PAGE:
In the event of a terror attack here, Singaporeans would display stronger negative reactions if it had been carried out by a foreign extremist Muslim organisation than if Buddhists, Christians or Hindus had been behind it, a survey has found.
In analysing a survey from last year of just over 2,000 Singaporeans, researchers from the Institute of Policy Studies (IPS) also found that older and less well-off people were less likely to retain trust in and openness to Muslims in such circumstances.
However, non-Muslims who had more interracial interaction were more likely to express solidarity with Muslims after an attack, which highlights the "importance of providing ample avenues for interracial mingling", the researchers said.
The report, released by IPS yesterday, is believed to be the first public study of its kind to examine perceptions of different religious groups after a hypothetical terror attack.
The report - titled Community Relations Amidst The Threat Of Terror - is authored by IPS senior research fellow Mathew Mathews and co-authored by IPS research associate Leonard Lim and IPS research assistant Shanthini Selvarajan.
The Singaporeans were asked to respond to news of a bomb exploding on an MRT station platformwhich killed 15 people and wounded 40.
They were further told that the authorities had confirmed the identity of those behind the terror attack, and given four scenarios of the foreign extremist organisation involved - that it was Buddhist, Muslim, Christian or Hindu.
If the attack was by a Muslim group, 48 per cent of respondents were quite or very likely to be suspicious of a Muslim stranger walking around in their neighbourhood, compared with 40 per cent for a Buddhist or Hindu stranger and 35 per cent for a Christian stranger if the attack was by the corresponding group.
Less-educated respondents, as well as those less well off as measured by housing type, were also more likely to show less trust and openness after an attack.
Across most of the survey findings, those residing in one-and two-room Housing Board flats fared differently from the rest.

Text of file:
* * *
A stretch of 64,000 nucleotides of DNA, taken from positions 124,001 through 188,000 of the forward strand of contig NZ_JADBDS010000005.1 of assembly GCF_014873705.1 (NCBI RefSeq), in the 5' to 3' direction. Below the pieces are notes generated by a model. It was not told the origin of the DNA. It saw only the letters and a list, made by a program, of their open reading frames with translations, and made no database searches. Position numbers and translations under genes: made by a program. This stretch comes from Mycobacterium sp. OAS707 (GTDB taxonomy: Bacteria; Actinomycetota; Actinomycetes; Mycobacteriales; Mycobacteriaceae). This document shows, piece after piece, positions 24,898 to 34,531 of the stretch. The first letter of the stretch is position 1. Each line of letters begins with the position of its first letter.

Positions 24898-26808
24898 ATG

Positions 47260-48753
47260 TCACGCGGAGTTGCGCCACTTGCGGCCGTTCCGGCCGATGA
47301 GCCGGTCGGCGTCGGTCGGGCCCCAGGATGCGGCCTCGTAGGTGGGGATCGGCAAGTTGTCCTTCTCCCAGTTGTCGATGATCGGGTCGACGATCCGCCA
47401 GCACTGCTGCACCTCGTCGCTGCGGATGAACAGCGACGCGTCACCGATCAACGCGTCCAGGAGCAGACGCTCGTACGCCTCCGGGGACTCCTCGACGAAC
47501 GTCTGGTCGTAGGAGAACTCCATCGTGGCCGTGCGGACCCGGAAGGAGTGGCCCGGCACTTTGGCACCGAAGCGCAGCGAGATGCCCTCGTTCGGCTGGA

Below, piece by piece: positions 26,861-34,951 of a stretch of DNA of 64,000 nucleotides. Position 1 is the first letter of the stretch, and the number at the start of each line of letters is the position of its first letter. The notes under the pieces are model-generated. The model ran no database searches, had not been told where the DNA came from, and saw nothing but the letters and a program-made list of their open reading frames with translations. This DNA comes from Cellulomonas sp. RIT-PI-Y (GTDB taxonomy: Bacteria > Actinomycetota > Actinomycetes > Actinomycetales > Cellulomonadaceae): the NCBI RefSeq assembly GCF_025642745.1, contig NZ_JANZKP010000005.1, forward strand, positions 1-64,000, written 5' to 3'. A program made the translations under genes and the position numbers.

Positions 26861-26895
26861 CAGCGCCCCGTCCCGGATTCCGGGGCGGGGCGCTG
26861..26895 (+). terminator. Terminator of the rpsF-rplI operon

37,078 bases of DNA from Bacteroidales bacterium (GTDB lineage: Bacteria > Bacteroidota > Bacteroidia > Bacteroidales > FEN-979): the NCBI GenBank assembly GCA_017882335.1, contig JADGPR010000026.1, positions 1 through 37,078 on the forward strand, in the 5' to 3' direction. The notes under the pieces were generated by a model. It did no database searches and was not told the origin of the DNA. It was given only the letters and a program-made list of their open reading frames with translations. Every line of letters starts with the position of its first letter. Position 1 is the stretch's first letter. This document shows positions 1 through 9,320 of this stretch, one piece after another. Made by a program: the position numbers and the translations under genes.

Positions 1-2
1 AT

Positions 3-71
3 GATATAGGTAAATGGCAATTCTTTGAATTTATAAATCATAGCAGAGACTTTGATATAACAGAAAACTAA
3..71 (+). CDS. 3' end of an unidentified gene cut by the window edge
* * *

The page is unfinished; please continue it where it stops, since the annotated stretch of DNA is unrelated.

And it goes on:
"This is indicative of the exclusion those at the extreme end of the socio-economic status may be experiencing, which fuels their prejudices and biases," said the authors, adding that this minority group may not be receiving full access to programmes that promote multiculturalism and interracial interaction.
The study also found "substantial levels of mistrust" between races in Singapore, especially by the majority Chinese community in relation to the minority Malays and Indians.
This was measured by asking the respondents what proportion of people of each race they thought would return their wallet if they had dropped it in a shopping mall.
A majority of Chinese respondents said they could not trust Indian and Malay people to hand it back; they were more likely to trust a fellow Chinese person to return it.
But non-Muslims who had more interracial interaction in the previous two years - such as friendships or shared cultural experiences with Malays - were less likely to display Islamophobic tendencies after an attack by a foreign Muslim group.
They were also more likely to express solidarity with Muslims after an attack.
The researchers added: "This suggests that efforts to deepen understanding and integration among different communities in Singapore, through events in the grassroots, schools and other such organisations, should continue as the country seeks to build up social ballast before any terror attack."
Mr Murali Pillai, deputy chairman of the Government Parliamentary Committee for Home Affairs and Law, said: "The study, at face value, provides further evidence of what we all fear - that terrorism has the potential to tear apart our society and unwind all the progress we have made to strengthen multi-racial and religious harmony over the past decades.
"This was a point observed in Parliament last year when MPs unanimously passed a motion to affirm our longstanding principle of multiracialism as a bulwark against the challenge posed by terrorism."
The survey of Singapore citizens, conducted by consumer research firm Media Research Consultants and funded by Mediacorp, questioned 1,016 Chinese people, 504 Malays and 511 whose ethnicity was classified as Indian or others.